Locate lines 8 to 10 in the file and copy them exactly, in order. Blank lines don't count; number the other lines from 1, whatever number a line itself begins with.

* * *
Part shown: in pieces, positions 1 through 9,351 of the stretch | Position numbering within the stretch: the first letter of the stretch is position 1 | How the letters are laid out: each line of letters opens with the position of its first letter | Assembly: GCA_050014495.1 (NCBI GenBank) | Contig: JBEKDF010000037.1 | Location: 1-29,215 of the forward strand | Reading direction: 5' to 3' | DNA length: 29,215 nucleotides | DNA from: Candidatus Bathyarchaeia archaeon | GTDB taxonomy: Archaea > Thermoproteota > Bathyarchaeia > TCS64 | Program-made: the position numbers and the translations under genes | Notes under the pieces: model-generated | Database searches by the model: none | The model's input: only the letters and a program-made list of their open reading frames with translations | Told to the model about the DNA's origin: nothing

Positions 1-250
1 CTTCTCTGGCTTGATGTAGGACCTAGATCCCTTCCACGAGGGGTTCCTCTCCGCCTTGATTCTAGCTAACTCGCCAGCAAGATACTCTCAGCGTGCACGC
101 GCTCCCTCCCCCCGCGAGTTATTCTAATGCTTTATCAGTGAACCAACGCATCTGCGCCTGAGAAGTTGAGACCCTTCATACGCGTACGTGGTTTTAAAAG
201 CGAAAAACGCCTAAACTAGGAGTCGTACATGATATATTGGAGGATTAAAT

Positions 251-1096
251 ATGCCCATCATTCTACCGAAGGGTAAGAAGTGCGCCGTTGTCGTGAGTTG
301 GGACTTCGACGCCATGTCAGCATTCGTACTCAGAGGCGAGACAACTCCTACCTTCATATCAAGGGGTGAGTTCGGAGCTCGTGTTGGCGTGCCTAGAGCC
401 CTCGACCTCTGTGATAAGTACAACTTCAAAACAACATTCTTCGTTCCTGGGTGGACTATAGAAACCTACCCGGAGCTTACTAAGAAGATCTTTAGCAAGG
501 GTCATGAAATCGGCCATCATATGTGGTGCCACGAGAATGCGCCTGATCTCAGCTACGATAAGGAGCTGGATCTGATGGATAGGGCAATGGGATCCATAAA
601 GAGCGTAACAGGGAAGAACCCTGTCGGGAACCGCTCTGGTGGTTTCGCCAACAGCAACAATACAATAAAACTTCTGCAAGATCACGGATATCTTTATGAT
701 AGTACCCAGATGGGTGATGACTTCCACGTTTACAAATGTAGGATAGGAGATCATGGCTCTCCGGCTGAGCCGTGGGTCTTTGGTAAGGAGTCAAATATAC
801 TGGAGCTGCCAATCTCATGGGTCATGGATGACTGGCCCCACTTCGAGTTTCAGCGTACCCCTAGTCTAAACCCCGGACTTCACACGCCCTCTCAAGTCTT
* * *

301 GGACTTCGACGCCATGTCAGCATTCGTACTCAGAGGCGAGACAACTCCTACCTTCATATCAAGGGGTGAGTTCGGAGCTCGTGTTGGCGTGCCTAGAGCC
401 CTCGACCTCTGTGATAAGTACAACTTCAAAACAACATTCTTCGTTCCTGGGTGGACTATAGAAACCTACCCGGAGCTTACTAAGAAGATCTTTAGCAAGG
501 GTCATGAAATCGGCCATCATATGTGGTGCCACGAGAATGCGCCTGATCTCAGCTACGATAAGGAGCTGGATCTGATGGATAGGGCAATGGGATCCATAAA